Saturday, March 10, 2012

Saturday Hockey Notes and Thoughts: Work to Do, But UMD Starts Playoffs Strong

Friday night was a pretty good example of playoff hockey, not only in Duluth but many other WCHA venues.

Games were tight on the scoreboard. Many of the games were "loosely" officiated, meaning the standard for a penalty was blatantly obvious (too many men) or flagrant (foul from behind on a breakaway).

In Duluth, only three minor penalties were served, and a fourth was called that led to a penalty shot. Two of the three served minors were for too many men on the ice, and both were so obvious that there was no reason for anyone to question them.

In the end, it wasn't anything related to the power plays that decided the game's outcome. Instead, UMD did what it has done for much of the season's second half, riding even-strength goals to a 4-2 win over Minnesota State.

The Bulldogs got quality shifts out of all four lines, outstanding play out of Travis Oleksuk's line yet again, a strong game from captain Jack Connolly, and two goals by senior defenseman Brady Lamb.

Oleksuk's line was good from the start Friday. JT Brown and Caleb Herbert combined for a great scoring chance in the first 30 seconds. Brown connected just past the halfway mark of the first for the game's opening goal. Herbert -- who played like he was chafed about not being on the WCHA All-Rookie team -- was all over the ice, back-checking, hustling, and playing with an impressive edge.

He also provided some comic relief. On the game's first penalty, a UMD bench minor for too many men, Herbert went to serve the penalty, but decided to take a seat in Minnesota State's penalty box. He was directed to the correct penalty bench, and UMD killed the penalty. It would be MSU's only power play of the game.

Connolly launched some obscene passes to spring linemates Keegan Flaherty and Mike Seidel, but the three were pretty tightly-checked throughout the game. As the game wore on, MSU did a better job on Oleksuk's line, but they couldn't contain the speedy Bulldogs all night.

Lamb's second goal of the game -- which I'm convinced hit the stick of Maverick forward Matt Leitner -- gave UMD the lead for good in the third period, and the Bulldogs withstood a furious MSU rally in the final minute-plus. Wade Bergman's 160-foot shot iced it with five seconds left.

It was a good playoff hockey game, and a good win for UMD, one that temporarily moved the Bulldogs to first in the Pairwise (when all the games of the night were done, UMD had settled into second, behind Boston College). A win on Saturday would move UMD into the WCHA Final Five for a fourth straight season. It would also put UMD in a good position for nothing worse than a top-two NCAA regional seed, no matter how next weekend plays out around the country.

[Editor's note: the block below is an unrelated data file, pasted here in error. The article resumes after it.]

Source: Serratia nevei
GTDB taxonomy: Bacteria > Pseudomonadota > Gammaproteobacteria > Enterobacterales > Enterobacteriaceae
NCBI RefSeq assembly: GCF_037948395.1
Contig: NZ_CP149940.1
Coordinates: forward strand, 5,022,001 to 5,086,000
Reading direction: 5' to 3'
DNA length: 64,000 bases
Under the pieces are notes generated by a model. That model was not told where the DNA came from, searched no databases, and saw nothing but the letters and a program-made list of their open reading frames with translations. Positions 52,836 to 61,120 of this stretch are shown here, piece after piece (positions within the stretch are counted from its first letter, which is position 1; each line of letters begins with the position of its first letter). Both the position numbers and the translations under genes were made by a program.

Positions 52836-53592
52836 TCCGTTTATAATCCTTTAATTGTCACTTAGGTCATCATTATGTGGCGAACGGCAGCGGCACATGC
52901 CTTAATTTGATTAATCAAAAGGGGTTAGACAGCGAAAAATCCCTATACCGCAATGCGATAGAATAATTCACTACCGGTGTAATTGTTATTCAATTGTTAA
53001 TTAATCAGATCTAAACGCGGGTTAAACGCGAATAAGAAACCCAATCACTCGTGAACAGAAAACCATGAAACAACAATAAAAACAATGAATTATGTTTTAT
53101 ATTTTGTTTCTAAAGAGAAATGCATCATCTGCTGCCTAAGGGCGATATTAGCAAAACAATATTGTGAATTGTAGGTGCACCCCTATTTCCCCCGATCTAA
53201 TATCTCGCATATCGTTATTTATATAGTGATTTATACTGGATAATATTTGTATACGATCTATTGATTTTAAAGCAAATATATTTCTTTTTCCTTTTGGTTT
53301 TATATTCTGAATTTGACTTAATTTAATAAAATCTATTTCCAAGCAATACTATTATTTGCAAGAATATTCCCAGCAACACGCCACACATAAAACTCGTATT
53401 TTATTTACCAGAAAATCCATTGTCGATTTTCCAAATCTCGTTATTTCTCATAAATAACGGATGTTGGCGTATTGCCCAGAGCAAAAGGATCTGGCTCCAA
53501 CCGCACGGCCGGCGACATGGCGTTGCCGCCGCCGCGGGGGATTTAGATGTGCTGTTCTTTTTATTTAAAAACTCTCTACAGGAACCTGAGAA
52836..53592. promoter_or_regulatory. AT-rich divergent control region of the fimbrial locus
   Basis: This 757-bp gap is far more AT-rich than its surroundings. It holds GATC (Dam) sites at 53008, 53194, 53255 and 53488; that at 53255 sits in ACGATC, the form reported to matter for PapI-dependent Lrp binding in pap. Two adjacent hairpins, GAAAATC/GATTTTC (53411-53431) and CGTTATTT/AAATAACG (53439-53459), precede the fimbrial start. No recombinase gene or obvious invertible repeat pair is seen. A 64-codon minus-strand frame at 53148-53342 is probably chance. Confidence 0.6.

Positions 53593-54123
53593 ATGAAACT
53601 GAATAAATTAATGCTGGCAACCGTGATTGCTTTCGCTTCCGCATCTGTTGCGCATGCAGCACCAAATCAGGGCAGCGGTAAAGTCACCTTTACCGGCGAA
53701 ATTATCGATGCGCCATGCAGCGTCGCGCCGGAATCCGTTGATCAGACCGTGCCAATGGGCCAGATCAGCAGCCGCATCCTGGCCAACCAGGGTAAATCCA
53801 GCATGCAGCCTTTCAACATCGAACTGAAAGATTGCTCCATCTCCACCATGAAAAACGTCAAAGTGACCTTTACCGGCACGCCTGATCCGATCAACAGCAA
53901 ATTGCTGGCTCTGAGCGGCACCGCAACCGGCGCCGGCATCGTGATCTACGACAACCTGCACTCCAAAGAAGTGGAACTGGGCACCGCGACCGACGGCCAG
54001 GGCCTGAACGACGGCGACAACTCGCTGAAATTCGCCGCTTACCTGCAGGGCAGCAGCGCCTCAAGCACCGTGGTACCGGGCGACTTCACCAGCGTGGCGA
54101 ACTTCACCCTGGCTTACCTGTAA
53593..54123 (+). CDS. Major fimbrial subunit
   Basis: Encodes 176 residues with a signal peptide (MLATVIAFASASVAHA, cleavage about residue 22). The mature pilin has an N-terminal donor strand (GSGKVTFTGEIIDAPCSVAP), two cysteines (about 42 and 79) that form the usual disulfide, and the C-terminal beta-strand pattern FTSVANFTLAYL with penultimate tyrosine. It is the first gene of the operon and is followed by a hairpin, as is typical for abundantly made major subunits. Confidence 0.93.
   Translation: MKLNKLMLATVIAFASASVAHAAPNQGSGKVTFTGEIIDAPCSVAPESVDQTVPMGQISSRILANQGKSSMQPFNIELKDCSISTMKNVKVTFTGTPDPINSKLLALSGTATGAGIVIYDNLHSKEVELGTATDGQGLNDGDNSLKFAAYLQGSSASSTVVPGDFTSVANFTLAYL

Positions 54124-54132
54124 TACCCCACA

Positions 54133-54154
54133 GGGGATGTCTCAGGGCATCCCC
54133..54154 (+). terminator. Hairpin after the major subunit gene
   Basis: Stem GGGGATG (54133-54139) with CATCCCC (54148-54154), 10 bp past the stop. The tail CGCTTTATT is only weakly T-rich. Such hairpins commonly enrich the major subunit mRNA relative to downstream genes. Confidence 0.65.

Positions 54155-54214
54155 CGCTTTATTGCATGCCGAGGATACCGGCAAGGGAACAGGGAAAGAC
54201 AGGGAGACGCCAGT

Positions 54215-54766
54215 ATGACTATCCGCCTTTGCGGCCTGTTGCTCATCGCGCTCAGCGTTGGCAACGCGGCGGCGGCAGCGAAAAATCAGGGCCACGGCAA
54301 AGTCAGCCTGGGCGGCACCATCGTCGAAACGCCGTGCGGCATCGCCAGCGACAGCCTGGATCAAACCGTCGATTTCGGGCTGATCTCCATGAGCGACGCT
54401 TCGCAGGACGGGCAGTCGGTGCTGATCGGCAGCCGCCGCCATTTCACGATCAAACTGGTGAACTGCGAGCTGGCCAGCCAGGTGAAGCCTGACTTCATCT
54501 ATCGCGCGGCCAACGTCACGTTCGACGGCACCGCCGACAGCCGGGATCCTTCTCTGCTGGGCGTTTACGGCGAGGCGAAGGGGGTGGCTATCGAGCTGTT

UMD ground out this win in a way. It wasn't at its best in the second period, from the goalie out. MSU's first goal came on a bad rebound allowed by Kenny Reiter, and the second came from a bad-angle shot that trickled through. Those are the kinds of goals everyone allows once in a while, but one of Reiter's strong points is that he rarely lets it happen twice in a month, much less in a game.

Obviously, he'll be working to avoid those errors, but if you remember, Reiter gave up a softie in the Frozen Four last year, but was still one of UMD's best players throughout the NCAA Tournament. It's not exactly cause for alarm.


Elsewhere in the WCHA, the road teams in the Mountain time zone were the only ones to succeed on Friday.

Wisconsin got a third-period goal from Sean Little to beat Denver 1-0. In Colorado Springs, it was Michigan Tech outshooting Colorado College 29-17 in a 3-1 win.

Home teams won the other games. Minnesota held off Alaska-Anchorage 2-1, North Dakota beat Bemidji State 4-1, and St. Cloud State got the other shutout and most lopsided win, beating Nebraska Omaha 4-0.

The series all continue Saturday.

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